Shawn Smith retired as an Air Force colonel with more than 25 years active duty in space and missile operations, director and test manager for operational testing of weapon systems, USAF Fellow to RAND Corporation, installation and squadron commander, and four years as senior military evaluator for Space, Intelligence, Surveillance and Reconnaissance Systems under Director, Operational Test, and Evaluation (DOT&E), Office of the Secretary of Defense, exercising oversight of test design, execution, and reporting, advising Congress and senior Department of Defense leaders on operational effectiveness and suitability of critical, complex DoD space programs (e.g. Global Positioning System), costing more than $45 billion. He has also been consultant on adversarial assessment special projects for Department of Defense.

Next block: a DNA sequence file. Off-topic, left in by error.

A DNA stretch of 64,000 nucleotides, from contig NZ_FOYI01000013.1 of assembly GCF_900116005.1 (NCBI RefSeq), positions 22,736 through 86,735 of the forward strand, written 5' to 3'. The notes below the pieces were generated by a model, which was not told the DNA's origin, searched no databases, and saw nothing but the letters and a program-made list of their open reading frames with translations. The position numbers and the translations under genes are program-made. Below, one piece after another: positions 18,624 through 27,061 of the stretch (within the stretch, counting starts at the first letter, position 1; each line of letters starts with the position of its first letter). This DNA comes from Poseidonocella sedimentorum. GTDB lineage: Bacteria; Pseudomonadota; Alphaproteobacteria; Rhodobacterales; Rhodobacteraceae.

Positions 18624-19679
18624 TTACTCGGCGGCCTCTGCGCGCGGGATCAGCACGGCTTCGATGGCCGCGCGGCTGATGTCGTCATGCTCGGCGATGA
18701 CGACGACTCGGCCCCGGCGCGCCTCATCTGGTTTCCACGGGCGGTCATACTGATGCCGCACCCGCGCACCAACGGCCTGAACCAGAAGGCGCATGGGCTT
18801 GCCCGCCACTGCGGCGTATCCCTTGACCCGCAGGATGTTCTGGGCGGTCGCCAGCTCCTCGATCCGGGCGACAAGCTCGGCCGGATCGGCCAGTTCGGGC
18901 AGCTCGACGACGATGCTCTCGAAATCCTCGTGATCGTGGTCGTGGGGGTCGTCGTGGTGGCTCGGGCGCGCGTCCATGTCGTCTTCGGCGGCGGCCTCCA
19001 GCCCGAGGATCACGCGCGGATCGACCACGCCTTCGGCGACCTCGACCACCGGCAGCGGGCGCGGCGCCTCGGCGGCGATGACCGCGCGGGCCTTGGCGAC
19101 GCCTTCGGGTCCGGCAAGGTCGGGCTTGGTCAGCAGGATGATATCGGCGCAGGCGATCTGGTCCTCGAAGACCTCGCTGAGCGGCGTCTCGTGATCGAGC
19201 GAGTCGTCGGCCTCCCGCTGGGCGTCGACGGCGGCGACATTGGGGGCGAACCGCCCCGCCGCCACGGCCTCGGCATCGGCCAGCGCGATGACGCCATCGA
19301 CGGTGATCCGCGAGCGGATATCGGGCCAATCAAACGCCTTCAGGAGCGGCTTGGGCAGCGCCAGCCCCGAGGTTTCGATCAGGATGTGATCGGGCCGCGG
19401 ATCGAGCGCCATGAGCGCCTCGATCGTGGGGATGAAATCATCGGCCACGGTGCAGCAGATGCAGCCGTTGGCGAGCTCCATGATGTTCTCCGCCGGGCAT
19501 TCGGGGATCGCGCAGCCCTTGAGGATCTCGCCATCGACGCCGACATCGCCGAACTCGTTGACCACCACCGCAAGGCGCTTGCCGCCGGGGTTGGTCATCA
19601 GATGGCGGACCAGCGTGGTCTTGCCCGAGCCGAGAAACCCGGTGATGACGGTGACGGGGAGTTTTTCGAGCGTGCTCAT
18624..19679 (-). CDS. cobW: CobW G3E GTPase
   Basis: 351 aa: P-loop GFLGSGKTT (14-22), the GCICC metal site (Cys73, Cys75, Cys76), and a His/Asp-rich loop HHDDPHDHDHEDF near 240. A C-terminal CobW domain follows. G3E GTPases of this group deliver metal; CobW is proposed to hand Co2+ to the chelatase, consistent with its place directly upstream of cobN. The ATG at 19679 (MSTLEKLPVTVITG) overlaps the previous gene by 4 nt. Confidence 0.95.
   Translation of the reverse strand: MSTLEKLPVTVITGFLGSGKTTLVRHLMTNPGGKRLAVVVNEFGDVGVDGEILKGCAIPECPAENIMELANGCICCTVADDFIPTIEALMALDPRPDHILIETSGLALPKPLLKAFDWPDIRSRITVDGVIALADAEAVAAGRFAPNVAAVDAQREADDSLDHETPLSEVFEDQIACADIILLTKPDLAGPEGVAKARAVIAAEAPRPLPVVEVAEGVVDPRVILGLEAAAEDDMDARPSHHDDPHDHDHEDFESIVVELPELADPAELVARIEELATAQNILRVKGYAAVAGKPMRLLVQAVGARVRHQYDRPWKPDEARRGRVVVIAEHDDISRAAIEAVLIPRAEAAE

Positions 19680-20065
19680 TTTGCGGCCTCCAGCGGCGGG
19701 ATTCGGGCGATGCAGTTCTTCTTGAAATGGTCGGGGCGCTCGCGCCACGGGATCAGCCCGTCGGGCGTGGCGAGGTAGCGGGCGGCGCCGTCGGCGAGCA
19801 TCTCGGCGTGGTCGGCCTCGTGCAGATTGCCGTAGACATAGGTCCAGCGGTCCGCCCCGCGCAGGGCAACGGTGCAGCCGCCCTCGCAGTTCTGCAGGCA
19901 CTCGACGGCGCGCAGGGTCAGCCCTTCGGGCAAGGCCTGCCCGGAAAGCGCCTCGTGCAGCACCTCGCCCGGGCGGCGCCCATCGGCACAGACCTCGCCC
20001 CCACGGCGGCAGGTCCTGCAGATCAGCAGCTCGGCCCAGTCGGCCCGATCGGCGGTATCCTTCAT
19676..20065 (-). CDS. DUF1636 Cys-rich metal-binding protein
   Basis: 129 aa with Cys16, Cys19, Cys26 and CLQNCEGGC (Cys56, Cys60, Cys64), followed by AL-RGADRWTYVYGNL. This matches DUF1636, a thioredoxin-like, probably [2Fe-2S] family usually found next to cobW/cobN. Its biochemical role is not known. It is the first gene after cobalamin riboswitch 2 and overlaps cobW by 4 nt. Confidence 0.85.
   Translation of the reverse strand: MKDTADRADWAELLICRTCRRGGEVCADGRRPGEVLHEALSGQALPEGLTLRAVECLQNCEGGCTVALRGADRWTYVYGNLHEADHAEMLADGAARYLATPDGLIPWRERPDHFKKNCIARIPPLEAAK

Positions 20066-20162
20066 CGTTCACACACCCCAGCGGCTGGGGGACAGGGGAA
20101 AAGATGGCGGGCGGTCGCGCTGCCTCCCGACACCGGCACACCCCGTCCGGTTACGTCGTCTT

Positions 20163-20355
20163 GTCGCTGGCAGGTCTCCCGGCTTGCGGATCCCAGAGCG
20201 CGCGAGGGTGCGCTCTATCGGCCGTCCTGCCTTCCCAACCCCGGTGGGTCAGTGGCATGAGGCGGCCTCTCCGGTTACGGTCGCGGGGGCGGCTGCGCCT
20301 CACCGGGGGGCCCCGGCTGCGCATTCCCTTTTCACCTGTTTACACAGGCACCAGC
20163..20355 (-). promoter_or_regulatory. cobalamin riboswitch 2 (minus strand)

Dr. Douglas G. Frank has approximately sixty peer-reviewed scientific publications, including feature and cover articles in the leading scientific journals in the world (Science, Nature, Naturwissenschaften). During his graduate and post-doctoral work he discovered and developed a new type of microscopy capable of producing three-dimensional images of molecules resting on metal surfaces. This gave him international credibility in the area of Low Energy Electron Diffraction (LEED) and Auger electron spectroscopy and microscopy, and his work is prominently featured in college textbooks and handbooks on the subjects. Dr. Frank left university academics in 1996 and began consulting, developing, and manufacturing surface analytical devices for national defense (DARPA) and various industries, especially the cleaning products industry and bowling ball manufacturers, where his custom electronics, software, inventions, and products continue to be widely used as industrial standards. Much of his work is protected by non-disclosure agreements. During the 1990s, Dr. Frank helped to establish The Schilling School for Gifted Children in Cincinnati, Ohio. Schilling is a K-12 school for extraordinarily gifted youngsters, and Dr. Frank continues to teach a couple of their most advanced math and science classes each year, and also serves as the Math and Science Department chairman. He earned a Ph.D. in Surface Electroanalytical Chemistry from the University of Cincinnati in 1990